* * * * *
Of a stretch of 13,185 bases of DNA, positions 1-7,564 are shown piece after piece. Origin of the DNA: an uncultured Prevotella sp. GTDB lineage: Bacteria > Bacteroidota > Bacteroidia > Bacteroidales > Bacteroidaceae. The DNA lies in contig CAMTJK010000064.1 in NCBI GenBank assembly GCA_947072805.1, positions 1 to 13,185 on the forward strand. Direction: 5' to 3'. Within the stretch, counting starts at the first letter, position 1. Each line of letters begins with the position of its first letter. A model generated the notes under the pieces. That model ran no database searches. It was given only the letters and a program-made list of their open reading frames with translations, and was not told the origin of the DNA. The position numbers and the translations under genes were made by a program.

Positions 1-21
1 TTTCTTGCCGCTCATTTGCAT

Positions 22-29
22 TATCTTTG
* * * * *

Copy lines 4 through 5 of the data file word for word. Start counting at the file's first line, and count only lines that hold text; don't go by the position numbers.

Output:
Positions 22-29
22 TATCTTTG